Monday, 17 February 2014

Fortresses and Zeppelins

History or Dystopian Wars?

I have had a chance today to pursue some further research into the Tannenberg project. What I hadn't appreciated fully before is the extensive use of fortifications by the Germans in the wide open spaces of the east. I was aware of Konigsburg and Danzig but was not conscious of the plethora of fortifications, armed camps and forts that existed in August 1914.

Fortress Boyen
My understanding is that German fortifications were grouped into districts under a District Commander. The relevant districts in the east are:
  • Konigsburg District: Including Konigsburg itself (a first class fortress/fortified camp), Pillau (a star fort, part of the Konigsburg defences on the Vistula Lagoon), Memel (coastal fort), Lotzen (Fort Boyen, a brigade sized armed camp in the Masurian Lakes).
  • Thorn District: Thorn (a major fortified camp), Marienburg (minor fort), Graudenz (minor fort), Dirschau (minor fort); all of these being on the Vistula south of Danzig, except Marienburg on the R. Nogat. These forts represented the final line of defence for Prussia from any incursion from the east.
  • Danzig: A major coastal fortification at the mouth of the Vistula.
  • Posen District:  Posen (fortified camp), Glatz (minor fort), Neisse (fortified camp), Glogau (railroad obstruction fort). 
These were not static defences. While having thick walls, heavy guns and supplies to outlast a siege, each fort had a main infantry and artillery reserve. The purpose of these reserves was to prevent the fort itself becoming invested. In wartime, fortresses in the war zone would come under the control of the appropriate Army commander. The fortresses would give up their main reserves to support that army.

For example, Thorn was a major fortified camp providing a home for the equivalent of a whole Division (35th Reserve Infantry Division). There are some 15 individual forts encircling Thorn and covering both sides of the Vistula. The garrison included:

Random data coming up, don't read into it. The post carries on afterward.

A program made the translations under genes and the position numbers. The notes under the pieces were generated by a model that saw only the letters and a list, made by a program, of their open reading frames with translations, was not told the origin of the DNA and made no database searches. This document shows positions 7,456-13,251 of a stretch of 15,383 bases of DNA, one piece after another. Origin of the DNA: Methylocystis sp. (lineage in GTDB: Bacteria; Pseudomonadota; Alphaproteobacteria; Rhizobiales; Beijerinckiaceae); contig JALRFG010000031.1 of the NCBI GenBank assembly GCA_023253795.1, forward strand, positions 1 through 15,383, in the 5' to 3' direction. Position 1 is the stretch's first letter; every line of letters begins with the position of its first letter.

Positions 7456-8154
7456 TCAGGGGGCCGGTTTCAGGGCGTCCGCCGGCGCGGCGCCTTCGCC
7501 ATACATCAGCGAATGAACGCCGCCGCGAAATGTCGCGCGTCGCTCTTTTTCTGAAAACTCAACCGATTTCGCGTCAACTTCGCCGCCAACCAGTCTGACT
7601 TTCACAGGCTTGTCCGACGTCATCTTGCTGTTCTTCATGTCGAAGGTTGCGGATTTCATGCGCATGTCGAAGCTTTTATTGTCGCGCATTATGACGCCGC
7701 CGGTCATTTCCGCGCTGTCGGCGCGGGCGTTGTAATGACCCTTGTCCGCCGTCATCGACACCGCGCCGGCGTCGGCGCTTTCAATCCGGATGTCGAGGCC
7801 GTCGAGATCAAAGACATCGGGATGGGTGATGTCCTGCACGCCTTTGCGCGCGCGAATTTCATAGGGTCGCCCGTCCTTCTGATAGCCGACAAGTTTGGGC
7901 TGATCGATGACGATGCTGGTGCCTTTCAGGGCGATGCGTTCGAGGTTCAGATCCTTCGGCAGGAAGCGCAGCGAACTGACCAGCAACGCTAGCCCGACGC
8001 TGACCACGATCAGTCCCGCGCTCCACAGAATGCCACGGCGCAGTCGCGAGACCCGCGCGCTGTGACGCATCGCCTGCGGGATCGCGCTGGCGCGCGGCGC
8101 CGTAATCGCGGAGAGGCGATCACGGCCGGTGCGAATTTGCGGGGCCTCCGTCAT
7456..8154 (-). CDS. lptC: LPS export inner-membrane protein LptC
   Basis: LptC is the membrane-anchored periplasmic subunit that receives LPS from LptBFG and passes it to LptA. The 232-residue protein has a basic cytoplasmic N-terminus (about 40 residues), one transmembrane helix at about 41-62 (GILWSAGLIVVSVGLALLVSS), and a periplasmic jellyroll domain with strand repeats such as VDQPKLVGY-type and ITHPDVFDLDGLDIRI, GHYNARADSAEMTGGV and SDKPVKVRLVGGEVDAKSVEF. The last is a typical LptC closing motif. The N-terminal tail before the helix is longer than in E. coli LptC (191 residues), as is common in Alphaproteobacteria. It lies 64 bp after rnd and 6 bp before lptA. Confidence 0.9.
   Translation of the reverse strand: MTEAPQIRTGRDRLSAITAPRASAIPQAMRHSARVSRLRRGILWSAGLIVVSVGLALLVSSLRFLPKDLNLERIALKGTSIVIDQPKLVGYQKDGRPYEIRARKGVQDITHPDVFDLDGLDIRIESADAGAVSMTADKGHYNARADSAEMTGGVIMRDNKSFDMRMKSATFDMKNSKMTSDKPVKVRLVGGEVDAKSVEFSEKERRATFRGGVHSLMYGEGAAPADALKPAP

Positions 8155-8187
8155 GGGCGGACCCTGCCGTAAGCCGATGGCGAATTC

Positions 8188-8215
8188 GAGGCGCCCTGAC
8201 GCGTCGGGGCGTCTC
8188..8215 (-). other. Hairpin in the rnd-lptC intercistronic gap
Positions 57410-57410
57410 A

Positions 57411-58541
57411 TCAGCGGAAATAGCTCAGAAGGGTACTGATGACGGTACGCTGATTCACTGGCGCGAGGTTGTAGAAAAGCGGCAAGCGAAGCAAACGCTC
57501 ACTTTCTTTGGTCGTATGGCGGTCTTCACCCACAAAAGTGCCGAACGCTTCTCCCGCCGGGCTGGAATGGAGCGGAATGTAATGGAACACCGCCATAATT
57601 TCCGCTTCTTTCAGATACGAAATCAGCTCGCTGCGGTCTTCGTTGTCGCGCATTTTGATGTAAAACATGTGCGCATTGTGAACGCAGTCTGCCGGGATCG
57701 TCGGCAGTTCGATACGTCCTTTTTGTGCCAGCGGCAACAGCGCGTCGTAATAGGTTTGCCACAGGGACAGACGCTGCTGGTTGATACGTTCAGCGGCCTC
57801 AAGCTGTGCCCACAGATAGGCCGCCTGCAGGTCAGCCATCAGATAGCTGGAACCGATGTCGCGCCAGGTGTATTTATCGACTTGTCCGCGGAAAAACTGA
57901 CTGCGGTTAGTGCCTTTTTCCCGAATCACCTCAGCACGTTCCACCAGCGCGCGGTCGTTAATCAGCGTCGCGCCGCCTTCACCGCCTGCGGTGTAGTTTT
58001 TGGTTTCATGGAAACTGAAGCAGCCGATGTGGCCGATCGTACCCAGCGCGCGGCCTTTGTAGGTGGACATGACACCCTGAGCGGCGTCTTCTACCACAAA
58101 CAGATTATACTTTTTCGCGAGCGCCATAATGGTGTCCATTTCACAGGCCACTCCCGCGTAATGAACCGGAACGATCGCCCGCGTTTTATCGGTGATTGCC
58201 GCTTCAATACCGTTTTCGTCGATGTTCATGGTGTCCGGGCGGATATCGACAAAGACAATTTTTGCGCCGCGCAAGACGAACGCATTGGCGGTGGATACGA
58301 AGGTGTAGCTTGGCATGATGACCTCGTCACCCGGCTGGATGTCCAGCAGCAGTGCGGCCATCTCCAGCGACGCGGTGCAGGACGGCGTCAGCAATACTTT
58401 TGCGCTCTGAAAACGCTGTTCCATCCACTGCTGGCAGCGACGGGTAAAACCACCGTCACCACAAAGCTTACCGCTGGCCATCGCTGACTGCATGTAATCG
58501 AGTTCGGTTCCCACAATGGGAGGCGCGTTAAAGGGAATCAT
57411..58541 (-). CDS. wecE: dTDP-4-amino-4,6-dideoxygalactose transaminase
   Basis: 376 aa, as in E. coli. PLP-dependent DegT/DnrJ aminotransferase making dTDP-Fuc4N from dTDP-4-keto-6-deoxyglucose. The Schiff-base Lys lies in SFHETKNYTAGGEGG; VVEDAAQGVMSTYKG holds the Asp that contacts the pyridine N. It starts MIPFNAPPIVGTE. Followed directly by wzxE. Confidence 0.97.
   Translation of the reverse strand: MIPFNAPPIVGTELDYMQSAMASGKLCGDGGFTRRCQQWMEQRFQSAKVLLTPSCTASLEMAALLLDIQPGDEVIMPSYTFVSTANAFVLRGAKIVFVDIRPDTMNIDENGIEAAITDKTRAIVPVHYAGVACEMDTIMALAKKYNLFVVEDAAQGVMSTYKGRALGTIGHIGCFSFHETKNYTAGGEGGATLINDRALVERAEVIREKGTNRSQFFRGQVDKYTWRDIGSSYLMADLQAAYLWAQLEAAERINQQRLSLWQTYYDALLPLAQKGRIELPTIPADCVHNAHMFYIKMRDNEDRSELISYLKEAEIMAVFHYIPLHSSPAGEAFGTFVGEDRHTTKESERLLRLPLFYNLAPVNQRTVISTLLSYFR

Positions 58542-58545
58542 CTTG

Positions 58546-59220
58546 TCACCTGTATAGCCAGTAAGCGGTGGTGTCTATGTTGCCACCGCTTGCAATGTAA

• 35 Reserve Division (two Landwehr Brigades plus artillery and cavalry)
  • The equivalent of 14+ heavy artillery batteries (estimated), mainly Landsturm and Reserve;
  • A Landwehr Infantry Regiment plus six Ersatz Battalions;
  • More than one Fortress Machine Gun Battalion;
  • Two armoured trains.
Further details of the garrison can be found in this summary. The 35th Reserve Division was deployed with the field army on the outbreak of hostilities.

What has really spiked my interest is the presence of aviation detachments (aircraft) and Zeppelins as part of these garrisons. Posen, for example, had:

  • 16th Feld Fleiger (Field Aviation) Battalion
  • 4th (Posen) Fortress Aviation Battalion
  • Z-5 (Zeppelin) in Posen (Army Airship: Haupt. Gruener)
A further Zeppelin, Z-4 (Army Airship: Haupt. von Quast), was operated from Konigsburg.

Nice German with aerial toys
Right from the off German air units, including airships, mounted reconnaissance operations as well as bombing enemy targets with improvised weapons. The two Zeppelins conducted the following raids into enemy territory.

10 August: Mlawa Z-4
11 August: Lodz Z-5
22 August: Lager by Gumbinnen Z-4
22 August: Modlin (Novo-Georgievsk) Z-5
25 August: Sierpe-Rypin Z-5
26 August: Lager by Nordenburg Z-4
27 August: Mlawa Z-5
28 August: Lager by Muldszen Z-4
9 September: Lager by Insterburg Z-4
24 September: Bailystok & Lomsha Z-4
25 September: Warsaw Z-4

Note that Z-5 ended its career when it was forced down by the Russians during its last attack on Mlawa.

Another thing that has got me interested is the Baltic Fortress Route. Effectively a tourist trail around the Baltic forts. Great stuff, not sure the wife will let me book it as a holiday!

Pillau, very pretty

Why Dystopian Wars? Well, Germans in pointy hats, airships, aircraft, armoured trains, cossacks? You can't get much more steam punk than that, even without dreadnought type ships and armoured river gunboats. Sometimes real life is richer than even the best created worlds. 

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